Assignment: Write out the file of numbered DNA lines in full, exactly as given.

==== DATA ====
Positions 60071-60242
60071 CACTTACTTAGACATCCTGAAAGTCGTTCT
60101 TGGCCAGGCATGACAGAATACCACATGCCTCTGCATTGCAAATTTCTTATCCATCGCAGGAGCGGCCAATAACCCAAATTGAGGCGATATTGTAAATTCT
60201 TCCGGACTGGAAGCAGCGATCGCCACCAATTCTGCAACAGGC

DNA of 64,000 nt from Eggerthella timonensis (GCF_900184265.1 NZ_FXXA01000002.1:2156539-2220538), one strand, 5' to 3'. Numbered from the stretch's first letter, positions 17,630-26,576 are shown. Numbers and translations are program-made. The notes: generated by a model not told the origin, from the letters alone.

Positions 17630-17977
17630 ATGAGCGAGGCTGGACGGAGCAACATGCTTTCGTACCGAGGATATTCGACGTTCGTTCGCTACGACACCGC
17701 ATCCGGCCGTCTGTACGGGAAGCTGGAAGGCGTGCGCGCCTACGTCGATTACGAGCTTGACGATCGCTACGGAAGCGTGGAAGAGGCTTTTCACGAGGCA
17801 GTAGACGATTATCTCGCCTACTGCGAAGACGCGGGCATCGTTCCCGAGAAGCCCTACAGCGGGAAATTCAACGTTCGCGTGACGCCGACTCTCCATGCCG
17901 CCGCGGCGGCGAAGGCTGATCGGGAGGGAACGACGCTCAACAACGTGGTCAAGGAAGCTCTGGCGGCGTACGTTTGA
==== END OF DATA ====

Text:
Positions 60071-60242
60071 CACTTACTTAGACATCCTGAAAGTCGTTCT
60101 TGGCCAGGCATGACAGAATACCACATGCCTCTGCATTGCAAATTTCTTATCCATCGCAGGAGCGGCCAATAACCCAAATTGAGGCGATATTGTAAATTCT
60201 TCCGGACTGGAAGCAGCGATCGCCACCAATTCTGCAACAGGC

DNA of 64,000 nt from Eggerthella timonensis (GCF_900184265.1 NZ_FXXA01000002.1:2156539-2220538), one strand, 5' to 3'. Numbered from the stretch's first letter, positions 17,630-26,576 are shown. Numbers and translations are program-made. The notes: generated by a model not told the origin, from the letters alone.

Positions 17630-17977
17630 ATGAGCGAGGCTGGACGGAGCAACATGCTTTCGTACCGAGGATATTCGACGTTCGTTCGCTACGACACCGC
17701 ATCCGGCCGTCTGTACGGGAAGCTGGAAGGCGTGCGCGCCTACGTCGATTACGAGCTTGACGATCGCTACGGAAGCGTGGAAGAGGCTTTTCACGAGGCA
17801 GTAGACGATTATCTCGCCTACTGCGAAGACGCGGGCATCGTTCCCGAGAAGCCCTACAGCGGGAAATTCAACGTTCGCGTGACGCCGACTCTCCATGCCG
17901 CCGCGGCGGCGAAGGCTGATCGGGAGGGAACGACGCTCAACAACGTGGTCAAGGAAGCTCTGGCGGCGTACGTTTGA